D.C. jobs list is the epitome of alumni networking
This is the type of story Adam Anthony '87, director of the College’s Washington Office, hoped to tell when he took the suggestion of more than a few William & Mary alumni and began a D.C. jobs list three years ago:
Jessica Zappia ’07 had applied for jobs with what seemed like 100 companies in the three weeks she was home from an internship in Spain. Then she registered for the Washington Office's job discussion group, where she found a position with CENTRA Technology’s Arlington, Va., office that had been posted by the company’s Suzan Edwards ’06. Edwards was hoping to find an event planner.
After interviewing with CENTRA’s president and vice-president, Zappia was hired. When she was assigned to a project in California and was asked to find her replacement, Zappia went through the W&M Career Center, interviewed 10 seniors, and recommended Jessica Anderson ’08.
All three women remain at CENTRA.
“I am very thankful to the listserve for connecting the alumni to each other and providing valuable job opening information,” Zappia said. “I enjoy my job, and I would not have had the opportunity to work at CENTRA if it weren't for the email distribution.”
That’s the philosophical essence of the jobs discussion group: great jobs perfect for William & Mary alums posted by fellow alums. Perhaps it’s a sign of the times, but it’s never been more popular than now; 865 alums are presently signed up, a total that’s held steady for the past year.
"The W&M jobs list serve, which is the brainchild of Adam Anthony, has developed into a invaluable source for W&M alumni in the D.C. area," said Board of Visitor member Jeff Trammell '73, president of the D.C. consulting firm Trammell and Company. "W&M alumni notify the office of openings and they are immediately published to the W&M alumni who have signed up. Recent postings have ranged from Congress to the National Geographic, from high-tech companies near Dulles to consulting firms downtown. The lifelong relationship that members of the W&M family have is demonstrated daily through this growing service for our alumni."
Anthony is quick to deflect credit, calling it a collaborative effort. He says he took the suggestion of others and consulted with Bill Stokes ’87, who had been responsible for the Washington Network Group. W&M’s IT Department offered technical advice. Then Anthony reached out to Mary Schilling, director of the Career Center, Matt Wiechmann, who was then-president of the D.C. Alumni Chapter, and Karen Cottrell and John Kane of the Alumni Association.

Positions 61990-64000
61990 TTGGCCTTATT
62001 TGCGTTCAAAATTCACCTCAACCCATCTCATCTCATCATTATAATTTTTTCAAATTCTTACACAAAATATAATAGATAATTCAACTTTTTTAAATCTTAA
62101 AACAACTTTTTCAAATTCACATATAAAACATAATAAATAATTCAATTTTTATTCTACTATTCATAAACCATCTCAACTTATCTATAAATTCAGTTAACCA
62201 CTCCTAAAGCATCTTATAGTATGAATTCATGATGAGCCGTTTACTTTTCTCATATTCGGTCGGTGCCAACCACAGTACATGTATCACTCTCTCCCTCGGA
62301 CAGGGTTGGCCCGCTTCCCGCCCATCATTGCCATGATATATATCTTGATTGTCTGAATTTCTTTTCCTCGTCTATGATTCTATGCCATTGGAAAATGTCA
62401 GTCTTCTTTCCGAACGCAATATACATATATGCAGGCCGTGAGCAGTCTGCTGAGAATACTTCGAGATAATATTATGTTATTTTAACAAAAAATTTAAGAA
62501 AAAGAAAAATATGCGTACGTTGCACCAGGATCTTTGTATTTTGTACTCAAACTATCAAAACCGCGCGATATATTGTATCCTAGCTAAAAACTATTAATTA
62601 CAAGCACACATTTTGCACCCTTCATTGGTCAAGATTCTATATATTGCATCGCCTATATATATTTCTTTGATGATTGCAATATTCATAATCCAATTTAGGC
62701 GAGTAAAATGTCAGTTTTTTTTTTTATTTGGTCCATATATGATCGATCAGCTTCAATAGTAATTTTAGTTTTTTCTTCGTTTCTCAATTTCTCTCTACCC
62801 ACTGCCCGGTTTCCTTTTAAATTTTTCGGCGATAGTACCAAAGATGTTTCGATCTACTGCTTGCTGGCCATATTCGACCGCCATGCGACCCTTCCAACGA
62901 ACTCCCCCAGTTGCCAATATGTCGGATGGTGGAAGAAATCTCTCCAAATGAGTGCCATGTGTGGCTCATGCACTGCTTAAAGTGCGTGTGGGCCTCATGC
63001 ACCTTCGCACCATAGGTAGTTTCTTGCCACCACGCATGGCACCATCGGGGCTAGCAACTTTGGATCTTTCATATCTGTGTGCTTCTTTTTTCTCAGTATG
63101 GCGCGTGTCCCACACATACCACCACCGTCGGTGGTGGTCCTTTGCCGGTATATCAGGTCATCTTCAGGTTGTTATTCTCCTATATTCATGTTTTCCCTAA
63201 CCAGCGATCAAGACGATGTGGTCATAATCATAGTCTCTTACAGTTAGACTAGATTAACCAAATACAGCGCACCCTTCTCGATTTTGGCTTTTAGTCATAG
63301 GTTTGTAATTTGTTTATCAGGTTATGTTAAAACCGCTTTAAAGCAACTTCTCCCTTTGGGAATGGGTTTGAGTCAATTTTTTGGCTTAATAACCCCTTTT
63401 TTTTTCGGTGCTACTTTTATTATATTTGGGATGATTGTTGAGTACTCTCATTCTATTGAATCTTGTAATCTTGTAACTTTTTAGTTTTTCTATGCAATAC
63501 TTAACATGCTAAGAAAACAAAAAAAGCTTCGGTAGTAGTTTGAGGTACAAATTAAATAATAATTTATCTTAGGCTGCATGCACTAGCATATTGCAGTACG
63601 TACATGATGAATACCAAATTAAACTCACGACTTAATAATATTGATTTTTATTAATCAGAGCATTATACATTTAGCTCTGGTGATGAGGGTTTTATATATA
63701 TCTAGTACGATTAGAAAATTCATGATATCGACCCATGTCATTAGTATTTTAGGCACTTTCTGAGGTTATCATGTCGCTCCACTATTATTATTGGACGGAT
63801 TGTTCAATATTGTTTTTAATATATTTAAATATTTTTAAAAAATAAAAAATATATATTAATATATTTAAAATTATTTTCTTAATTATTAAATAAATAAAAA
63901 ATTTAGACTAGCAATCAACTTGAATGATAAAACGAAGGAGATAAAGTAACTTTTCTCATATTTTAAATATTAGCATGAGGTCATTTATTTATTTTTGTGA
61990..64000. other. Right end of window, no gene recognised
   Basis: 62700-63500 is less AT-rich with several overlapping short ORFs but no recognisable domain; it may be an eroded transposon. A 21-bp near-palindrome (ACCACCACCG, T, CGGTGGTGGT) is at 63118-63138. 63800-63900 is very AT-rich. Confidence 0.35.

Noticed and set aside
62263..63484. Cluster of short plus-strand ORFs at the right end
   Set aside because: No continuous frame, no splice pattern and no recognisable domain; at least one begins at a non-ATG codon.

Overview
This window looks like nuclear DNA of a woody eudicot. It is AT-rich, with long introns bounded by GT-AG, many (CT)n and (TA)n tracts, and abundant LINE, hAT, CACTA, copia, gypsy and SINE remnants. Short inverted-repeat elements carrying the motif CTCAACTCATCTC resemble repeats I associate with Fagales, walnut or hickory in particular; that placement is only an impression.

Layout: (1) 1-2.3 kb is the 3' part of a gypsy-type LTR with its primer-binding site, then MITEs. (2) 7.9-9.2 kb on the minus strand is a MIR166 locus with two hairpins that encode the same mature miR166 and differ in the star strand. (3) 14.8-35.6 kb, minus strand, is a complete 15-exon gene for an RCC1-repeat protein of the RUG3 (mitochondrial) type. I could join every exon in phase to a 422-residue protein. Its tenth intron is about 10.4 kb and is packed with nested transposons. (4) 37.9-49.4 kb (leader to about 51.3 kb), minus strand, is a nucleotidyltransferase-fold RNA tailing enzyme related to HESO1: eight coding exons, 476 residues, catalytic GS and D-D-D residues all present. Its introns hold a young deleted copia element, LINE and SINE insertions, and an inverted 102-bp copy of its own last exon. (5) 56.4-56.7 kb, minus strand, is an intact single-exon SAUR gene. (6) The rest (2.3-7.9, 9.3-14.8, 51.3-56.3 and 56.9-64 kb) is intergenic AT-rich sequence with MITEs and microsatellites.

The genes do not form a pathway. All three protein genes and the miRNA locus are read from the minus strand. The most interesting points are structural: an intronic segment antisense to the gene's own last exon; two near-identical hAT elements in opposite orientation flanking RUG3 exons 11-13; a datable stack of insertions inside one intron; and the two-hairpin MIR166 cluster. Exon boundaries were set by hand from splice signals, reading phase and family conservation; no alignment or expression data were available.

“When everybody endorsed it, we launched it,” he said.
The first posting was made by Lee-Berkeley Shaw ’98, seven openings at Rebuilding Together, a non-profit housing organization that repairs homes for needy families throughout the United States.
Immediately, the power of the jobs list became apparent. Shaw had left her position at Rebuilding Together, but had maintained ties there and felt strongly enough about the organization to recommend it to fellow alums.
Within a few months of Shaw’s post, more than 400 people had signed up for the list. At the first anniversary, that number had slightly more than doubled.
On average, there are 10 jobs and internships posted a month. They span all levels and all sectors, though they are predominantly entry-level and mid-level positions with non-profit organizations, public policy groups and associations. As the economy has soured, Anthony said, the number of internships has increased.
However, recent listings also included a grants manager for the Thurgood Marshall Academy; a program analyst with the Department of Homeland Security; and a staff assistant position with the Senate Judiciary Committee.
Signing up is easy. Simply visit the Washington Office website at http://www.wm.edu/dcoffice and follow the directions at the top of the page. Once an alum has signed up, having a job posted is equally easy. All it takes is an e-mail to Anthony that includes your name and W&M class year, the job title, employer and employer’s web site, whether the job is fulltime or an internship, a description of duties, qualifications required, a contact person and how a candidate should apply.
Anthony is unsure how many alumni have been hired because of the jobs discussion group, though the anecdotal evidence supplied by Jessica Zappia and others show that it has been a success.
And, given the Tribe Pride in the nation’s capital, it will continue to be.